# January 17, 2020 Single Round Match 775 Editorials

#### CompletelyDifferentStrings

Each position in the output string is completely independent of the others. For each position we know the letters we *cannot* use: the ones that are present in the forbidden array at that position. For example, if forbidden = {“cat”, “dog”, “doe”}, we know that:

- At index 0 we cannot use ‘c’ or ‘d’.
- At index 1 we cannot use ‘a’ or ‘o’.
- At index 2 we cannot use ‘t’, ‘g’, or ‘e’.

Once we know which letters we *cannot* use at some index, we also know how many different letters *can* be used at that index. The answer is simply the product of those counts.

For example, if we have the forbidden strings mentioned above and S = 26, we have 24 options for character 0, 24 options for character 1, and 23 options for character 2, so there are 24*24*23 strings that are completely different from the forbidden ones.

```
public int count(int S, String[] forbidden) {
int N = forbidden.length, L = forbidden[0].length();
int answer = 1;
for (int i=0; i<L; ++i) {
boolean[] seen = new boolean[S];
for (int n=0; n<N; ++n) seen[ forbidden[n].charAt(i) - 'a' ] = true;
int unseen = 0;
for (boolean s : seen) if (!s) ++unseen;
answer *= unseen;
}
return answer;
}
```

#### EnlargeTheCave

As the first step of our solution we will process the kobolds: for each kobold we mark all rocks that are around the kobold as rocks that cannot be excavated. This is clearly both necessary and sufficient to make sure none of the kobolds can enter our cave.

Once we did that, we can use any kind of graph traversal (e.g., DFS or BFS) to enlarge our cave. Below, we’ll describe how to use BFS. We’ll start by placing all vertices of the current cave into the BFS queue. Then we run BFS until one of two things happens: either our cave becomes exactly as large as we need, or the queue becomes empty. In the first case we return the current map, in the second case we know that we excavated everything we could and it still wasn’t enough, so there is no solution.

A single iteration of the BFS looks as follows: take a cell from the queue. For each rock that is adjacent to this cell and not marked as protected due to the kobolds, if the cave still isn’t large enough, excavate that cell and put it into the BFS queue.

The time complexity of this solution is linear in the size of the map.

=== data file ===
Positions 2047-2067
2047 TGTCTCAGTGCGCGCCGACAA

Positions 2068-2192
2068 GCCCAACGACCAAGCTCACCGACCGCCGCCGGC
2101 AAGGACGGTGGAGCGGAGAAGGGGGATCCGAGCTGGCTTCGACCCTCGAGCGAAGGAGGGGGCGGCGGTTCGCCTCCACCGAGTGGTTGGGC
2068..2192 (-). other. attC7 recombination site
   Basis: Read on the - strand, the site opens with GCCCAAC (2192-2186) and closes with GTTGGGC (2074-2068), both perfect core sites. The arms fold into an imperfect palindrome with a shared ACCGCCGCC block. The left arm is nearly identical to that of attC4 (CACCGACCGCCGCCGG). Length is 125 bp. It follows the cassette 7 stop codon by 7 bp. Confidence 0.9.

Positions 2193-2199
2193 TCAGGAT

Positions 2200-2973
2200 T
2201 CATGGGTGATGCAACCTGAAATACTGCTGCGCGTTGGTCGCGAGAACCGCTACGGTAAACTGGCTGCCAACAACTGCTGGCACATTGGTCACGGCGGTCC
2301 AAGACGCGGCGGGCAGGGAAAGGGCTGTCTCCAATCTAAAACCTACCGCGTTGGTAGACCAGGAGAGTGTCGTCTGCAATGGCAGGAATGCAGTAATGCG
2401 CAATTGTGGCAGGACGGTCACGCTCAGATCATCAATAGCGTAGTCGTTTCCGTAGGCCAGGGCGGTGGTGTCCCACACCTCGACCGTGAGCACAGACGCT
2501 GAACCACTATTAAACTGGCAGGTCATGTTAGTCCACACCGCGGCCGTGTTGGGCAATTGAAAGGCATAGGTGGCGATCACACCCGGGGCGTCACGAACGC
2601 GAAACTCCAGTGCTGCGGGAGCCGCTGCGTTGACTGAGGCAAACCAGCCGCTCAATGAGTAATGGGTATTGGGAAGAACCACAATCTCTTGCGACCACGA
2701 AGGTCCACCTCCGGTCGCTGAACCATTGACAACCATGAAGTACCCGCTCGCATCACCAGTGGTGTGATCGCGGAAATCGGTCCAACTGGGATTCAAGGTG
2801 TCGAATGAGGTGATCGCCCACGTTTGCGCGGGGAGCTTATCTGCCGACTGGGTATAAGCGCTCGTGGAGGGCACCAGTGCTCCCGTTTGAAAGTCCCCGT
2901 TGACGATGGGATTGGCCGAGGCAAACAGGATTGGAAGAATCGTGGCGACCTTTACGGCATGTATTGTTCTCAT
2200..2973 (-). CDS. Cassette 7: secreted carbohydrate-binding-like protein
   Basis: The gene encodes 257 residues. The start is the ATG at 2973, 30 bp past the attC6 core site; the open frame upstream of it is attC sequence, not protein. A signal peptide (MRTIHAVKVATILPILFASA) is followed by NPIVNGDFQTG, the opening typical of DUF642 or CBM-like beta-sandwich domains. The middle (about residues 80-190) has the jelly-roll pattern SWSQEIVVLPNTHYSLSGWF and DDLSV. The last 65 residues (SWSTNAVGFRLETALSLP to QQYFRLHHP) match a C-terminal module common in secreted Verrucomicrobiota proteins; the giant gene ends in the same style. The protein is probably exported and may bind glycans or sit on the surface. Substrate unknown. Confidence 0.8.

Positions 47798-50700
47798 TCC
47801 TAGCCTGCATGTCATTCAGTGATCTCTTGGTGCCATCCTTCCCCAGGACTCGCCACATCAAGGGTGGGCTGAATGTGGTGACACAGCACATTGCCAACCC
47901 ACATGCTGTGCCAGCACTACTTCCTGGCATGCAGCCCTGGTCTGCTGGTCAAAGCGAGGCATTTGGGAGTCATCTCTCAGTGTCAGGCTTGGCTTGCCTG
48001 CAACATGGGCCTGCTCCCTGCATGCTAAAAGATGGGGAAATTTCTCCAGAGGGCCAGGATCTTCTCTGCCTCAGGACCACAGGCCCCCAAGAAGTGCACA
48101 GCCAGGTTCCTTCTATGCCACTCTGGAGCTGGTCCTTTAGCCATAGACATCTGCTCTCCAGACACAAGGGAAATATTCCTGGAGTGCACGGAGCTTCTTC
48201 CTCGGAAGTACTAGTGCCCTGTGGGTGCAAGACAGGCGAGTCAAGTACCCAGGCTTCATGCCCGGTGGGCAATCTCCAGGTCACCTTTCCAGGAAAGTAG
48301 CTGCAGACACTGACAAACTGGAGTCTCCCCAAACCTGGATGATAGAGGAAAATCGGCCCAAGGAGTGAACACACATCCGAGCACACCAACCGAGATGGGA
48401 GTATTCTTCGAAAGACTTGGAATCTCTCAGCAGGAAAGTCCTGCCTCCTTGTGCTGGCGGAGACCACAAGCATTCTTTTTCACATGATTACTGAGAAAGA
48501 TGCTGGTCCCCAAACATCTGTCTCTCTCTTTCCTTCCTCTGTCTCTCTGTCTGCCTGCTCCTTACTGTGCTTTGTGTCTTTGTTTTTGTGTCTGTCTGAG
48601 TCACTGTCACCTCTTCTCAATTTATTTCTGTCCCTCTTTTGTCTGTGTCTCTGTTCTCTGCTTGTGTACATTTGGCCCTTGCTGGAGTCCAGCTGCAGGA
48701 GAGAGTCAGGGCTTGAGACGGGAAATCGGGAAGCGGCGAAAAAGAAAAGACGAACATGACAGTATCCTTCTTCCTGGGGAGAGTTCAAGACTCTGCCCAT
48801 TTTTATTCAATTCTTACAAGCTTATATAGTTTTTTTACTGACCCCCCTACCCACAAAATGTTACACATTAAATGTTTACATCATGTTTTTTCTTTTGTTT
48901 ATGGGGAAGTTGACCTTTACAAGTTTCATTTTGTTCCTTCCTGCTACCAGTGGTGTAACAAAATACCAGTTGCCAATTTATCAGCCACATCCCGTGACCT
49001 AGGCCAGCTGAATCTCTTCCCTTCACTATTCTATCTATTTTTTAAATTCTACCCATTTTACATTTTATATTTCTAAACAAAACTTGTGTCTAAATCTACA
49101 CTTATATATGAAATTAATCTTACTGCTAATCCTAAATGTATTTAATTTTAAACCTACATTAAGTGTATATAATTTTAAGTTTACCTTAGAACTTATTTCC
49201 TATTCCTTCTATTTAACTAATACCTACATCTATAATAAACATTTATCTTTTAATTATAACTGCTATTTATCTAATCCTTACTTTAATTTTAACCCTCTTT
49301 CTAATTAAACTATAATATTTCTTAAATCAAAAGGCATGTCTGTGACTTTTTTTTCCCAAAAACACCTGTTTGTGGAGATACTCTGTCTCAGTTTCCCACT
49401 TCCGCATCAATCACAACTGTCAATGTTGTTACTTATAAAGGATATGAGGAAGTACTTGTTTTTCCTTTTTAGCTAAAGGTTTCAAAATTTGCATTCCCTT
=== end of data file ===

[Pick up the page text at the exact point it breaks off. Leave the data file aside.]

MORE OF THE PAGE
```
public String[] enlarge(String[] cave, int desiredArea) {
int[] DR = {-1, 1, 0, 0};
int[] DC = {0, 0, -1, 1};
int R = cave.length;
int C = cave[0].length();
int currentArea = 0;
boolean[][] isExcavated = new boolean[R][C];
boolean[][] canBeExcavated = new boolean[R][C];
int[] Q = new int[2*R*C + 47];
int qs=0, qf=0;
// find all cave cells and put them into a BFS queue
for (int r=0; r<R; ++r) for (int c=0; c<C; ++c)
if (cave[r].charAt(c) == '.') {
++currentArea;
isExcavated[r][c] = true;
Q[qf++] = r;
Q[qf++] = c;
}
// find all kobolds, mark cells around them as impossible to excavate
for (int r=0; r<R; ++r)
for (int c=0; c<C; ++c) canBeExcavated[r][c] = true;
for (int r=0; r<R; ++r) for (int c=0; c<C; ++c)
if (cave[r].charAt(c) == 'K') {
canBeExcavated[r][c] = false;
for (int d=0; d<4; ++d) {
int nr = r+DR[d], nc = c+DC[d];
if (nr < 0 || nr >= R || nc < 0 || nc >= C) continue;
canBeExcavated[nr][nc] = false;
}
}
// run BFS until cave is large enough or until the queue becomes empty
while (currentArea < desiredArea && qs < qf) {
int cr = Q[qs++];
int cc = Q[qs++];
for (int d=0; d<4; ++d) {
int nr = cr+DR[d], nc = cc+DC[d];
if (nr < 0 || nr >= R || nc < 0 || nc >= C) continue;
if (isExcavated[nr][nc]) continue;
if (!canBeExcavated[nr][nc]) continue;
++currentArea;
isExcavated[nr][nc] = true;
Q[qf++] = nr;
Q[qf++] = nc;
if (currentArea == desiredArea) break;
}
}
if (currentArea < desiredArea) return new String[0];
String[] answer = new String[R];
for (int r=0; r<R; ++r) {
answer[r] = "";
for (int c=0; c<C; ++c)
if (isExcavated[r][c]) answer[r] += '.';
else answer[r] += cave[r].charAt(c);
}
return answer;
}
```

#### IterateOverACube

The outline of our solution is as follows:

- Find a formula that will tell us, for a given s, how many cells (x,y,z) have x+y+z = s.
- Iterate over all s to find the correct one and the index of the cell we seek among those. That is, after this step we have a specific s and we know that we are looking for the index’-th cell among those with this s.
- Find a formula that will tell us, for a given s and x, how many cells (x,y,z) have x+y+z = s.